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Lethbridge Herald Newspaper Archives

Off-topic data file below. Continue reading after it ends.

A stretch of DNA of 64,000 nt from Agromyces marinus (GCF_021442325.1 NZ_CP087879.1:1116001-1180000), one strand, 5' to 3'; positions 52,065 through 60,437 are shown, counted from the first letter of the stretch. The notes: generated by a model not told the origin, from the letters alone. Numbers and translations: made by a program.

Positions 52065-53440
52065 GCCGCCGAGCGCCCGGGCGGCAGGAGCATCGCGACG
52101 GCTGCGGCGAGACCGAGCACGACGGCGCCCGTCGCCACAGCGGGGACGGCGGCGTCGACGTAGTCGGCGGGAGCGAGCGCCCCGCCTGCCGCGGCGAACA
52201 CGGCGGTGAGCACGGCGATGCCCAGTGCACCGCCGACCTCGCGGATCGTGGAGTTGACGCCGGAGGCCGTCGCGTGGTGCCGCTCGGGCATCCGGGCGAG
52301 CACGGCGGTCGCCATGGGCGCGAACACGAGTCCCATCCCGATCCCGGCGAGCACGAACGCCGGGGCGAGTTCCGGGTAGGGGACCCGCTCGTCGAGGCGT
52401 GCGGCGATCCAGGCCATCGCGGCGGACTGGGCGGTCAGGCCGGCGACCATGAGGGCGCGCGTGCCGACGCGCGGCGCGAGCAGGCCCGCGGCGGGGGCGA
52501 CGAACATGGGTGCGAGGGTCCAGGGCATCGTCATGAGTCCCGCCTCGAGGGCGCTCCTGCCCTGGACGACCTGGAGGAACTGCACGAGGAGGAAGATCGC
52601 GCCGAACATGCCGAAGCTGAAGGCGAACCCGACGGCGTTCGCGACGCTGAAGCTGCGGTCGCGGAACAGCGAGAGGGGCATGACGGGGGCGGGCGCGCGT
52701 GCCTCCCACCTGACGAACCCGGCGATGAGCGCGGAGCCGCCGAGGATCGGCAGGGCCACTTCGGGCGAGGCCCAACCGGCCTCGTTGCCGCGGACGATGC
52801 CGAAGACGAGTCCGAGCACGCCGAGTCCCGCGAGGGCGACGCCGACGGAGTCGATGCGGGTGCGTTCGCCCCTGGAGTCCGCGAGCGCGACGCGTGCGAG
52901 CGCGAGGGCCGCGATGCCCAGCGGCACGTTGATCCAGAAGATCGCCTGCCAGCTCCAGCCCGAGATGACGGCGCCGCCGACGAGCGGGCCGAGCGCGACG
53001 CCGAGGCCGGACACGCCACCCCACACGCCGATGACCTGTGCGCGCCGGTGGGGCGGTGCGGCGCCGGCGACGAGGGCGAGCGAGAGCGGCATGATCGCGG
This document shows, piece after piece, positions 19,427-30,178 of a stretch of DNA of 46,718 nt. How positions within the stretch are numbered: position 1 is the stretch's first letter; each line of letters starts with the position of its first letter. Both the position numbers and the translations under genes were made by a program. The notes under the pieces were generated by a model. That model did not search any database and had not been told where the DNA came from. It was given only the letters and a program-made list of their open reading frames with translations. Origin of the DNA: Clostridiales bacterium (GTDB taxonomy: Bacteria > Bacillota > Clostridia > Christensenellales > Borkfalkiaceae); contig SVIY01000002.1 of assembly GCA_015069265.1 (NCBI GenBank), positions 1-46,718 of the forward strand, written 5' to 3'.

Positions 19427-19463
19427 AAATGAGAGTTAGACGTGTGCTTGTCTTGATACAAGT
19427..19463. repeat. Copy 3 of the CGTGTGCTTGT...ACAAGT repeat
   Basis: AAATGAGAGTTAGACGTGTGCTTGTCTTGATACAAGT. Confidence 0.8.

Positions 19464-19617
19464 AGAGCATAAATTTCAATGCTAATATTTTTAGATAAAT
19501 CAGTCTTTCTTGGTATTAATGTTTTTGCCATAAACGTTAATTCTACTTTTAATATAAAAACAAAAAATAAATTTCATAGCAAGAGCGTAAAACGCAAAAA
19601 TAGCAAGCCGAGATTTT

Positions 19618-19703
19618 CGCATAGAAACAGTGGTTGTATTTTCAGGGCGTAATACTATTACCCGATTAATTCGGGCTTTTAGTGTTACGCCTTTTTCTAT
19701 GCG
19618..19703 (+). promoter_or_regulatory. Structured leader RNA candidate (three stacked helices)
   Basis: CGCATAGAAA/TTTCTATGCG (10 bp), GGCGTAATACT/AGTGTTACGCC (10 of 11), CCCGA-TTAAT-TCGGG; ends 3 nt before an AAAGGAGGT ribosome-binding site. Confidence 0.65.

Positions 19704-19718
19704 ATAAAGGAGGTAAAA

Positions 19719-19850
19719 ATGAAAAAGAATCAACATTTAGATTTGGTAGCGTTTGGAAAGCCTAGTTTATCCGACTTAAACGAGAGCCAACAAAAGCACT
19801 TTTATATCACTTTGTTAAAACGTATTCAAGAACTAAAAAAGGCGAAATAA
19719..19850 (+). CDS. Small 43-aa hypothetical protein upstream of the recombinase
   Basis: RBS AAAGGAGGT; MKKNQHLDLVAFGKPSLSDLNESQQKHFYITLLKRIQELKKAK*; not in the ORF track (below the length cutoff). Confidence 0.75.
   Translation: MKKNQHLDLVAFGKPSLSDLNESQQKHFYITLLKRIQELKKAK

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Lethbridge Herald, The (Newspaper) - September 22, 1910, Lethbridge, Alberta TKtirirffay, Sfcptfember Page 5 OTATIONOF CROPS NEEDED Would Be Burst Speedily By ler Culti- vation Record ia-an army of various sorts of sleuths OB. the trail of tho uercon thing' for tho steady jn %e cost of living all tie Greii-S jitries, secret ser- vice men; goysramjaat and street cor- ner statesmen are all after tha guilty tbem Jblacie the so- called food.' traits. st constitute -jth do no; agree. And Just who and food trusts tfcey tagy jtno laitter, innocent cause of all tie -farmer, go.es on keg oil on the Samea ia his steady way. Food'trusts probably exist to a tain eztenl, but -they .are not respon- sible, it is fcela, for- more than a small part of the suffering caused' -by High prices of food. And generally speaking, the fanner is not getting tho 'benefit of tiese high prices com- pared -with Ms profits, years ago, when prices- were aTjout half' what- they older. sections to pro- forty fcusfcels of wheat and .100 bushels'-of oats to the. acre.. Today in .development ol yet these section wheat runs less than} gon- froaftne cities fifteen and oats .not saore .than forty :stiH jnqre people- to and" to: increase.-the. foritif with the production of wfteatn; These are only two instances of; bow western Canada; may "bust" food trust. What to oae crop; applies to another'-in the system ofi- crop ferttlisatlca which science .hasj; evolved. The modern fanner alsoji the benefit of government ez-j! if he -will -bat listen to and profit by the- fortunes that gov-j! ornmquts have spent in developing the science of agronomy. j Transportation facilities abound the present and there are '.projected Jlnes that will open 'country' and bettor tho facilities'- all over.- The Canadian Pacific, whioh was western Canada's first railway, is .still 'doing- yeoman work as a pioneer .road in; settling up new -districts .and- yearlyi building hundreds of miles of track.; The Canadian the second of tho transcontinental systems, is; building a line to Hudson's Bay andj scores of shorter feeders for trunk! line: The Grand Trunk Pacific ;-sys-[ tern-has opened nearly a thousand j miles, of new lines in the .past-year] and is planning for similar- work 'thisj year. Lure All hs.ve conducted., campaigns .for, settlers and have, with the the! government brought, into, western, ada.a half-niiiilion settlers who-'have stayed there and are-prospering, at- tracting other farmers' from the old- er lands- to .the new soil is rich, -but against the', abuse oi 'which so many forces are "trying to warn them. The -bumper crops of any year may 'foe repeated and the soil need not be exhausted if, the fanners will .profit] experience and knowledge. ihay enjoy the wealth nature jir "them merely as'interest on- their] farjjn and leave t'ne'''heritage of- thw principal, .strong aad to" thoir children. the foofi problem, profits from the fariaV there For titm, goat tig of disordered kid- neys' or for trouble, there io a real value and pain alloviatioB in THC UfflTCft Record Crowds At The Raymond Fair to .the On wsraa days may see -a v-ell of "'-dusty air ris- ng-- from, the -wheat fields. Jj.at oa-ce [produced such The sofi splendid ;rapa "has lost its strength, the hu- mus, that give, the big yields, and it s blowing away. is.. .Worn Farmers have- a generation ago be- isved'.-the soil would last forever. So produc'tJoii .of food. Without ..tha fj. there can 'be no real relief present conditions. Naturally-, therej may .fee a -deer ease in practically; all j prices, a dissolution "of watered, oor-f iterations that are bleeding the pl-e, but sueh work, Mad ftene-i ficial it is, is but a .part problem. The real remedy .conserva-. if it had been cared lor, but weiLand.-brougM t of of the-soil. 6uch good prices -they' nesatated. to cfcanga to other 'xjrpps and they wore oat too soil." NEW GKOCEBY Carrying a Full Line of Coffees, Fruits and Tobaccos THE SUE WOO CHANG CO. JOEFONG (Manager) BaronoM Ar- iington Hotel WANTED 100 Teamsters, and free pass. 25 teams and men, a day and board, free pass. 100 laborers, 20, 25 and 30c4. free pass. 30 farm hands, and and board or and board. 40 carpenters (framing) 45c, steady.Job. 100 buehmen. 2 blacksmiths, ?75 and' board. 2 -waiters and -waitresses in che city. International Employ- ment Agency Phone "767. modern 'farmer, of cocsse, only .Jsjit .US; las, ,applied "the. tkeory. to his daily These conditions are general the United' "States and in otter coun- Farmers do not. ,want small crops sad Wak laad. 'They. <3o not -maSco- more on tiEefr crops even' it the .-high "prices than, they did on fortyrbusJsfel crops. hann. done .'-now, .Snd it difficult afid slew, labor to rejuvenate he tired farm: XJirop rotation1 is .'the volution ef farming. Its value was loss -nn-- very wsIL The J I yet QVen her resources but the" eacperieiice the" United, Slates., ana' other nationaj are thatrnity-- warning to h-pt millions] of acres of iand y.et as these "are a. new supply 'of xwd-" stuffs '-fCr- thd world that is Wbai.d on the market jThe' slow for a. time, bat for, several there has 'been aa.infliiX'rctVlwni. erV that has "spurred the .government the -people and .'the "rcalways _to tries as well.. ObTio-usly, it "would easier -to "conserve the. quality of thej I soil tHan-toifestors it once it has de-1 1 SQUADRON -So governments have toilished ezperim-ent stations and farm papers Jmve; estaiblished ts-fcr-the teaching of the people. The soil is fertile, the -climate is fa-j ycrable, there are-markets, at and abroad awaiting-all that-C can grow. STpffT fftflDT I Kill UIUKI Following is the civil docket a-t the District Court sitting to :be Sept- 27th: Davis vs Cyr; Conybeare, Church. MacArthur, and W. C. Lethbridge News vs Knights Kov- assin; Ives and Ball and Gonybeare, Church MacArthur. T Houk vs Little; R. A. Smith, and Johnstdne and Ritchie. BrpTODL Co. vs Teunant; Ives f .Ball, and, Shepherd. Matthews; Ives Ball, and Johnstone Ritchie HORSE TRANSFERRED Uttaira, Sept. 21.-T-A'.militia order AiJ.Uii AVi jj-- Even on. the- worn-out .farms aataortzes the transfer of "R- been 'a noticeable betterment of conditions, but tiiis lias been-probr ably more' ti.au offset by the thought- less disregard- of science by those who still possess or ri-ca lands. It is at .tnesd, and at these who tire cities to answer to .the" cry of "Back to the that efforts at further education .onj j crop rotation'and the protection ofij She soil are jao-vr-'ising idirected. j Squsdron Fifteenth -Light' Horse from Co-chrane to River, Alberta The formation is authorized of the Civilian KiO-as Association at-Moose telegraph station, -Alta., and Stgufn, It is particularly in the new coufi-i) jtriss 'soil IB yet rich witfij its virgin fertility that crop rotation; J is exacted .to.- the' real i er" of the food- trusts. And it is ia Western Canada, -with .an. area off j Trhsat "land! tiiat whsn filially Jed trill.-be'at least that of: i jthe United-States that the feed-trust'! sees danger ahead. On a large :fana in fee Last Maun-, j tain Valley, one of the rich river; j valleys in Saskatchewan, wheat on tie entire "crea of 800 acres; j has live 'bushels to. hsivior for four yosjs the farms lyliis side ot. it, increase'bsins-due, to a proper Uiiderstarulins: 'and -adcfp-! tion 'the summer fallb-fr system.! "William. Pearson of Winnipeg, wh.cj colonised- this Valley, says 'that this; j method is lii gonsTal use even ieteUigeat said it course, precede any bat tbAt while latter slower, ia coming, fonpser.- -vyzB', prevent western 1 ada aoyVresJetitiotL of condition-'! under' wJUclt' oldfer sections ard suffering. McClelland; Johnstone Ritchie, and Simmons Shepherd. Plimkett Savage vs Good Co.; Simmons- Shepherd, and defendant in person. Mac-Donald vs Lang; -Johnstone and Ritchie, and Martin Holman ATS Howes; Johnstone and Ritchie, and defendant in Griffin Co. vs Kosowan; Johnstone Ritchie, and defendant in person: South .Alberta Lumber Co. vs Bar- ker et Ives Ball, and B: C. Mac- Kenzis. There is one appeal, namely Houfe vs Wilson; .Smith Cameron for ap- pellant. There are two or three criminal cases to be neard but the criminal docket has been made up. Judge Carpenter of Macleod -will probably preside. EDMONTON BOARD OF TRAD.E ON A TOUR. tfdmomoin, Sept. Board of Trade has made arrangements to take a party of business men on a through the central portion of the i province. TTVO special -cars will .fee used, and the trip will cover four days, beginning on October'10. (Continued tr6m front Good Hall Exhibits Many flattering comments were made on the hall exhibits, by the vis- itors. In this b-uilding tne tables, grain, mercantile, women's and dbiWrMi's exhibits were placed and made showing. The were of such a size anfl great yariety as would eurpfise visifcors from some parts of the States and Eastern Canada who bave the idea -that wily grain and cattle can .'be raised in Southern Alberta. Azound one pillar collections ot vege- tables-were placed, three vegetables of a kind and Williams Stevens took first on, his collection and G, W. .Clarke second: In these collections cabbage, caulinower, pota- toes, oniots, turnips, car- rots, 'tomatoes, citrons, corn, celery, mangles; sugar'beets, radishes, cante- lopes and squash. Charles Selman took four firsts on his vegetables; and j; .Clarke, J. B. Ririe and Mr. up a few prizes as well... The radisnes exhibited were enormous, 'one being at least twenty inches -long: Good Grain as Usual 'As' would be the grain, both in "the sheaf and in bulk was good. Some new varieties were and much, of it was pedigreed 'T. Harris had an exhibit oi.-Algerian Fife which he imported from'-Siberia'and which yielded 32 bushels .to one-half acre last year, and. this; year is expected to go 35 to 40. bushels to "the acre on dry laud. The appearance oi this wheat is very the kernels being large and i plump; .-In it looks fine, al- so being a tlark brown col- Pile has proved this'year-; to-be, Very suitable for dry grew well when Red Fife; out right beside.it. Mr. Harris has great' confidence in his new gram; to sow three hundred acres-' -next spring: He is having for- ground into flour and will distribute It to his neighbors to have them find: whether it is well suited for 'bread-making- or-' not. There were seven varieties of wheat, four of oats tnree of barley, kinds' of wheat were The different Alberta Red. Fled Sonora, White Club, .Algerian and Alberta Pri-d.e, 'new variety imported from Russia.- 'There was keen compe- tition ;ik'r grains and the prizes were'well distributed. ;The-.wJld grasses and hay grasses made a "good, exhibit. J. Blackmore of ,fine collection of eleven varieties oi wild-grasses ..on which'he'took first, prize. There -were eiglrti .'industrial and mer cantile -were at- tractive: One exhibit was of home- made .goods and 'contained many fine articles, the carpentry work-done by Upstairs was 'devoted to the wo- men's and children's exhibits and al- most everything Imaginable in .con- nection With was c.xlu- :-ed._ The writer thinks himself a good'judge of cooking and pronounced the eatab'1-es to be Al, especially the prize-taking home-made candy of Mrs. Kirkhara. The' children had share of ex- hibits also. The of Western. Canada were very good as also were the essays and kindergarten work. The' three days'- exhibition festivi- ties were brought- to a close in the evening with a "Character Ball11. The costumes wer-e many and carefully made. Mrs. Elizabeth King, dressed as a Maple Leaf, was awarded the adies' prize, a locket and chain, and Mr. E. Scovil, as a Highland was given the prize, a silver cup.. The prizes v.-erc donated by the Securities Investment o. In tlfe account of the -musical con- held on Tuesday it, was stated that the amount- ed to This is' a typographical and should have read ?135. The old missionary hymn, ''From Icy has been j dropped from the mission hymnal j which is to be submitted i'or .approval to the convention of the R Church in Cincinnati next ilany protests are made. month. ween theyj see -the contin-i ued year; after" Chey take good! a w folly ofj, flcaen to 8 AI-S tfeat the niayj as any; e rceansj ot. his farm. crop of the: Bttk's farotrr ia Mr. C. S. Sanford of Ssa'g's Co., N.S. Mr. Sanford IB A Jtutics the foff Cbc Coocty, aac a saezibcr of the of School Cocuaissioners. He ia also Beacon of tha Baptist Churcii in Bar-wick. Indeed it -sronld bo difficult to ficd a man more -widely iaos-n aad more highly respected. Sere is his opinion of Zani-Bnk. Ho says I cever aaything that mire mo snoh satisfaction as I had a patch oJ Sczcma on my anklo -which bad fo? over 2) years. Somotlmes aJso the disease would breaJc oat on my I had appilsd varsocs oiafc- MARKETS DOSE ENDS INDIGESTION WINNIPEG WHEAT Winnipeg, Sept. T2. October 'wheat opened S9 7-8, closed 100 7-8; Novem- ber opened 100 1-S. closed 9f) 7-8: May opened 102 3-8, closed 103. Cash close: No. i Northern 101 .No. 2 Northern H8 1-4; No. 3 Nortnern 95 1-4. 25 1-4. 244. No. 2 White Oats. it Canada. Field aiao, one oi; the .best CraYcers r- stock tSart Co the sanio ie and- yot -pay a hr.nd- later- meats and tried all eorts of thtnes to obtain a euro, but In vain. Zam-Bck, ira- Hke everything I had tried, ptoved highly satisfactory oad ctw-ad tho ailment. "I have also -caed JIaia-Bi-.i; for itching: and it cared tbczn completely also. I comfort ia hclpiuff my brother men, and if the publication or my opinion ot tho healing valua ot Zam-Unk will lead S othor sufferers to try it, I cboald be fflad. i For the reliei' cf aiiilferiajj by Piles or S i Skla Disoa-.es I oS notmng to Zam-Bak." 8 Zam-BtUc cures 'nicers, abfcessos, blood-poison, j! riTjj-trora, festering or raoninfj bad S variccso salt rheum, pwiiris itch, cats, sOrcn, rareir herbal, i Ms stores. Refuse im-.tataons, j WALL STREET STOCKS Merv York. Sept. 22. Wail Street: T.tie opening dealings in stocks were quite active but the price movement was ratner narrow. Gains were in the majority but tne Northwestern Rail- road stocks showed- the effect of re- jaiizing sales. The metal group also j wss somewhat irregular. U. S. teel naraening- a fraction, with other mem- bers of tne group receding a frac- i non. American -Smelting Pfd. -drop- jped two and a half and Consolidate Gas lost. I WINNIPEG LIVE STOCK Winnipeg, Sepr. livo stock receipts roday included 421 calves, 65 hogs, 1 shsop. There wr.s f.his Dyspepsia, heartburn, gas and all stomach dis- tress vanishes If your meals "tit comfortably. or you feel bloated after eatiag, and you. belieye it is the "food waicn fills you; if what little you" eat lies like a lump of lead on your_stoxnacli; if there is difficulty in breaching after eatiug. eructations of sour, undigested food and, heartburn, brash, or belching, of gas., you. can make up" your mind that you need something to stop food fermentation and cure indigestion. To make every .bi'te of food eat aid in the nourishment and strength of your body, you -must rid your stom- stomach gas, which sours your entire witti digestion and causes so irwny sufferers of dyspepsia, Sick headaches, biliousness, griping, ere. Tour case is no dif- are a stomach sufferer, though you may pall it by some oiher name; your real aad only trouble is that which you eat does uot digest, but quickly fenneuts and sours, pro- ducing almost an unhealthy condition. A case of Pape's Diapepsin will cost fifty cents at any Pharmacy here, and will convince any stomach suffers? five minutes after taking a single dose that fermentation and sour stomach is causing the misery of indigestion. No matter if you call your trouble IT IS YOUB DUTY TO YOTJBSELF AND FAMILY TO PROVIDE FOE THE FUTURE. A LITTLE MONEY WISELY INVESTED IN WILL BRING YOU DOLLARS time it coming when When labor an represented by your salary, will not take-care-of you. YOU MUST FACE THE CONDITIONS AGE prospects can picture than the ownership of al'dioic0: tract Tslth suitable-buildiags in Eatt for youth and a pension for old age, with a producing capacity sufficient-to me'e't all-wants of self and family. Invest now while, lots are LOW PBICES TEKMS Tliomas: Orahan, Owner, B. d Joe.; Graf ton- Agent Alta. It? -Nest nSorinng, he men- tioned it to Chief- Gillesuie. Chief Gillespie said from in- formation received on Stoaday morn- ing he went in per-son place near the fair grounds.'ahd there saw a number "of young" Octrees' counted .were-. and OF THE CffirS TREES Case Aired iii the Police From Fail-Grounds Leopold. PurdyV charged with steal- ing a quantity oi. young trees belong- ing to the city, had a preliminary' hearing this- rooming before Police Magistrate. Ball. Sergt. Lamb gave evidence .that .mounted.' duiyj.he saw. accused, at! belt at the .old .where the south end bf the old agricultural! planted and thirty.-- upon- "the ground. He saw accused. a-sked him where he got from the fair ,-iut' -that one had told bis him to take what- -he -neededii John H-, MitoheUj. of parks and boulevartis- Icr of Lethbridge, said; he-had cused's place" and seen trees around the house: "Hev -thought ho could recognize the irees as -some grown on what tree grounds placing, some buiwiles of in the irrigation ditch. He spoke -to accxised, ,but thinking that he was one the city who are moving .the "trees to the new grounds, he did not think much about sapiiags ar-e crown for the city boule- vards.' He would, -value he saw at about 45 oen.ts: irig'ht through, according to ,the city had recently -to trees, Some of the Tvere brought into court, and witness said' ;he.thought, ooicKly stops toe he couid recognize, them "by the -prim- ing that had been -done on al- thougi it was tfcat have pruned just the Two his men and two .for the ragricuttiiral society are present up' the trees at the old. ground and them in bundles of fifty to move -tfcem not help and no tnidftr "him authorized' to tellKotnete could take them- Hessrs "and Peapst difended; cross-examiaed the" 'witnesses. _ "Accused for Erwin, of Ogdensbutg. wlio fairs .-as a eta-bie attend- ant, in.the; employ-of .'-was Mlled in- some in WatertowxL New Dry Goods and Gents Furnishings have beeit arriving daily since la.-s.t- letter-t heavy boxes containing Irish Linen, Dress Goods, Window Boy's Ladies' Coats and Skirts. Dozens of Express Parcels .bringing the Newest Dry Goods Novelties from all the Fashion Cen- tres of the Continent, pretty Handkerchiefs. Collars, Belts, and Hair Goods, Motor Scarfs, Jewelry and Gloves. You'll find here the most complete, fully assorted stock of Dry Goods in tile city.: Get in.the X -v habit of coming to Simpson's on Crabb Street. You'll enjoy the ser-' yice of this store. Can't say too much for our Dress Goods Stock Lovely suiting material of Diagonal Serges, Chiffon Broadefoth and Wool Hop Sacking in shades Wisteria, Brown, Grey, Black and Moss Green at per yard from up-to Cloth Suitings at 50c. A splendid range of colorings in Plain Cloth Suitings or Skirt- ings, Broadcloth finish. 44 inches wide, colors Itfavy, Brown. Grey and Tope, a very special cloth at the price GIRLS' CLOTH COATS Sizes 4 to 12-years, made up of Serges and Blanket Cloths, colors Scarlet, 2favy7 Grey and Brown; prices run from -S4.00, MISSES' DBE'SS'SBHDRTS Girls' Dress Skirts, lengths 30, 32, 34, 36 and 37 inches, made up newest, latest cut